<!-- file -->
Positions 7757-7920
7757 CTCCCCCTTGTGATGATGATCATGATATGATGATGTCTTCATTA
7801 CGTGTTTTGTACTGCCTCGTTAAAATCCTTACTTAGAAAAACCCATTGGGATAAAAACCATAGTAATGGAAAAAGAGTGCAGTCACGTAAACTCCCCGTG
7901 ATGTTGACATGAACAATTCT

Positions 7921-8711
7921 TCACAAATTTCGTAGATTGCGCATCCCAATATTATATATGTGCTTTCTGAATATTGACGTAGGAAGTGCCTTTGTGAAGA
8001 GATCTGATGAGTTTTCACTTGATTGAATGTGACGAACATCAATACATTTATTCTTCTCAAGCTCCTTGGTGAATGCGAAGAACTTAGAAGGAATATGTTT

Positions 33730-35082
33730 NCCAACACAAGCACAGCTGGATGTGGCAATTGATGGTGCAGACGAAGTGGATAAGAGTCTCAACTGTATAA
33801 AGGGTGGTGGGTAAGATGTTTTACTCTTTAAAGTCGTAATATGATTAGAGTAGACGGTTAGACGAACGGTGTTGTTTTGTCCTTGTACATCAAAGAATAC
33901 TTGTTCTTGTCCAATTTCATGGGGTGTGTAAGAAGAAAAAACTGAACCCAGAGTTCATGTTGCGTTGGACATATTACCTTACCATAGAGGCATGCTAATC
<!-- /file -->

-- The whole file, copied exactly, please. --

Positions 7757-7920
7757 CTCCCCCTTGTGATGATGATCATGATATGATGATGTCTTCATTA
7801 CGTGTTTTGTACTGCCTCGTTAAAATCCTTACTTAGAAAAACCCATTGGGATAAAAACCATAGTAATGGAAAAAGAGTGCAGTCACGTAAACTCCCCGTG
7901 ATGTTGACATGAACAATTCT

Positions 7921-8711
7921 TCACAAATTTCGTAGATTGCGCATCCCAATATTATATATGTGCTTTCTGAATATTGACGTAGGAAGTGCCTTTGTGAAGA
8001 GATCTGATGAGTTTTCACTTGATTGAATGTGACGAACATCAATACATTTATTCTTCTCAAGCTCCTTGGTGAATGCGAAGAACTTAGAAGGAATATGTTT

Positions 33730-35082
33730 NCCAACACAAGCACAGCTGGATGTGGCAATTGATGGTGCAGACGAAGTGGATAAGAGTCTCAACTGTATAA
33801 AGGGTGGTGGGTAAGATGTTTTACTCTTTAAAGTCGTAATATGATTAGAGTAGACGGTTAGACGAACGGTGTTGTTTTGTCCTTGTACATCAAAGAATAC
33901 TTGTTCTTGTCCAATTTCATGGGGTGTGTAAGAAGAAAAAACTGAACCCAGAGTTCATGTTGCGTTGGACATATTACCTTACCATAGAGGCATGCTAATC